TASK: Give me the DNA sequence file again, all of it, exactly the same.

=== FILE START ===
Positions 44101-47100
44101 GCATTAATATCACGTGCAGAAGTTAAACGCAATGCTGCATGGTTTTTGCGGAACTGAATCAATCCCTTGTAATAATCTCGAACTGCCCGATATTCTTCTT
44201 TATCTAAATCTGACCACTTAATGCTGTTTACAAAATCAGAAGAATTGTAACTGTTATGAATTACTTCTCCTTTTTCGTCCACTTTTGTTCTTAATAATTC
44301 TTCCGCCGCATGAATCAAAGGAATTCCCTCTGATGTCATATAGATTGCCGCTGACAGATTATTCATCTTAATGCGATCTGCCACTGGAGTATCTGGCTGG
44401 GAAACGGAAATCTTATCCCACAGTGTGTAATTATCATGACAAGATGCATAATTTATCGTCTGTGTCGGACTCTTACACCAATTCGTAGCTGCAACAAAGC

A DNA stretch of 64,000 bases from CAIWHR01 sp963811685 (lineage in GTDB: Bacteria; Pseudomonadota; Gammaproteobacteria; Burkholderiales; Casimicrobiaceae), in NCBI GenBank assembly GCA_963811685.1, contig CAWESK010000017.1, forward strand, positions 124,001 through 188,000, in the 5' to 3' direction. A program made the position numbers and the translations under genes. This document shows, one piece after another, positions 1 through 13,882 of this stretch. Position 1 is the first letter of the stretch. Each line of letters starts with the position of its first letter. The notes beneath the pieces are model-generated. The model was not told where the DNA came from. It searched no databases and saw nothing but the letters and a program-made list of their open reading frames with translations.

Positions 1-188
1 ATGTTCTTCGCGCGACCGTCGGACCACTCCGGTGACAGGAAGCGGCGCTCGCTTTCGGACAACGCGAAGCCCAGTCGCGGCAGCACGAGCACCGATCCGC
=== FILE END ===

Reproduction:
Positions 44101-47100
44101 GCATTAATATCACGTGCAGAAGTTAAACGCAATGCTGCATGGTTTTTGCGGAACTGAATCAATCCCTTGTAATAATCTCGAACTGCCCGATATTCTTCTT
44201 TATCTAAATCTGACCACTTAATGCTGTTTACAAAATCAGAAGAATTGTAACTGTTATGAATTACTTCTCCTTTTTCGTCCACTTTTGTTCTTAATAATTC
44301 TTCCGCCGCATGAATCAAAGGAATTCCCTCTGATGTCATATAGATTGCCGCTGACAGATTATTCATCTTAATGCGATCTGCCACTGGAGTATCTGGCTGG
44401 GAAACGGAAATCTTATCCCACAGTGTGTAATTATCATGACAAGATGCATAATTTATCGTCTGTGTCGGACTCTTACACCAATTCGTAGCTGCAACAAAGC

A DNA stretch of 64,000 bases from CAIWHR01 sp963811685 (lineage in GTDB: Bacteria; Pseudomonadota; Gammaproteobacteria; Burkholderiales; Casimicrobiaceae), in NCBI GenBank assembly GCA_963811685.1, contig CAWESK010000017.1, forward strand, positions 124,001 through 188,000, in the 5' to 3' direction. A program made the position numbers and the translations under genes. This document shows, one piece after another, positions 1 through 13,882 of this stretch. Position 1 is the first letter of the stretch. Each line of letters starts with the position of its first letter. The notes beneath the pieces are model-generated. The model was not told where the DNA came from. It searched no databases and saw nothing but the letters and a program-made list of their open reading frames with translations.

Positions 1-188
1 ATGTTCTTCGCGCGACCGTCGGACCACTCCGGTGACAGGAAGCGGCGCTCGCTTTCGGACAACGCGAAGCCCAGTCGCGGCAGCACGAGCACCGATCCGC